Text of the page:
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GTR Home > Conditions/Phenotypes > LEOPARD syndrome 1

Summary

Excerpted from the GeneReview: Noonan Syndrome with Multiple Lentigines
Noonan syndrome with multiple lentigines (NSML) is a condition in which the cardinal features consist of lentigines, hypertrophic cardiomyopathy, short stature, pectus deformity, and dysmorphic facial features including widely spaced eyes and ptosis. Multiple lentigines present as dispersed flat, black-brown macules, mostly on the face, neck, and upper part of the trunk with sparing of the mucosa. In general, lentigines do not appear until age four to five years but then increase to the thousands by puberty. Some individuals with NSML do not exhibit lentigines. Approximately 85% of affected individuals have heart defects, including hypertrophic cardiomyopathy (typically appearing during infancy and sometimes progressive) and pulmonary valve stenosis. Postnatal growth restriction resulting in short stature occurs in fewer than 50% of affected persons, although most affected individuals have a height that is less than the 25th centile for age. Sensorineural hearing deficits, present in approximately 20% of affected individuals, are poorly characterized. Intellectual disability, typically mild, is observed in approximately 30% of persons with NSML.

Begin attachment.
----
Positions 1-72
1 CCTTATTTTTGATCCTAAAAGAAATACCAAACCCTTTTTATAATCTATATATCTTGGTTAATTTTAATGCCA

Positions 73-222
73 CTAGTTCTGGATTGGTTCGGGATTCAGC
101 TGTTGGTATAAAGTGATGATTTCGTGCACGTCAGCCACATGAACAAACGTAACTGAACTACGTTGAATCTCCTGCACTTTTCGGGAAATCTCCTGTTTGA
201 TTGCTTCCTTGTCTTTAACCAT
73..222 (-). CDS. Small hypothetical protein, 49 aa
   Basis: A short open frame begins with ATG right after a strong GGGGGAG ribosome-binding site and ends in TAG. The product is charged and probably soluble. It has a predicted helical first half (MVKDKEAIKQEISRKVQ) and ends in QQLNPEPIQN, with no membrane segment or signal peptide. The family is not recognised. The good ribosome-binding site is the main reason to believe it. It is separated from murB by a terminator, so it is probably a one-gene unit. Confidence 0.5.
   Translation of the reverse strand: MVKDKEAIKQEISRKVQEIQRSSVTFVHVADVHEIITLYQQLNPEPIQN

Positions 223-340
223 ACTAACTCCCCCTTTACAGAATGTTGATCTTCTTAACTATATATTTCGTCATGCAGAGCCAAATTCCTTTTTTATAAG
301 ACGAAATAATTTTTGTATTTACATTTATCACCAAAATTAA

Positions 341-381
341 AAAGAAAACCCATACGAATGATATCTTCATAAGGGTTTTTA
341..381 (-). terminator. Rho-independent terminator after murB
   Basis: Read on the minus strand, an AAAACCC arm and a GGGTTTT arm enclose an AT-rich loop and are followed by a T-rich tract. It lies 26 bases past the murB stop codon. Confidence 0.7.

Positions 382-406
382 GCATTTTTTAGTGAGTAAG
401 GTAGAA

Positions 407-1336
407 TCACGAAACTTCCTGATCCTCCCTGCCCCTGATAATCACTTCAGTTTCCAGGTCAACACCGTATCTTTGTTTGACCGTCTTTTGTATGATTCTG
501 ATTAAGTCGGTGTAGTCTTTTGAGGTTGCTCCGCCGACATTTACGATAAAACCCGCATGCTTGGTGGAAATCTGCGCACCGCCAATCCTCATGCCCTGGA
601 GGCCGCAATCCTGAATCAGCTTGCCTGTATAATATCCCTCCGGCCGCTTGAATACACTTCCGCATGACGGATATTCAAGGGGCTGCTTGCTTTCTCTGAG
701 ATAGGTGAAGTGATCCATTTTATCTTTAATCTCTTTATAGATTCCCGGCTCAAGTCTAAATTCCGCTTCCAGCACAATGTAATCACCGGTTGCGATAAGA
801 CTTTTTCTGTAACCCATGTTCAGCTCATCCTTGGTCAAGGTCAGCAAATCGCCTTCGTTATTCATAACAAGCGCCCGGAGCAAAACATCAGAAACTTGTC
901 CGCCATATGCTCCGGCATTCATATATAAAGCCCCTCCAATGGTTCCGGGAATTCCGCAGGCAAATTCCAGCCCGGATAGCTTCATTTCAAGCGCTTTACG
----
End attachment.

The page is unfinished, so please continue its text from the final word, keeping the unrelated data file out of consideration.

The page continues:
Available tests

104 tests are in the database for this condition.

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Genes See tests for all associated and related genes

  • Also known as: BPTP3, CFC, JMML, METCDS, NS1, PTP-1D, PTP2C, SH-PTP2, SH-PTP3, SHP2, PTPN11
    Summary: protein tyrosine phosphatase non-receptor type 11

Clinical features

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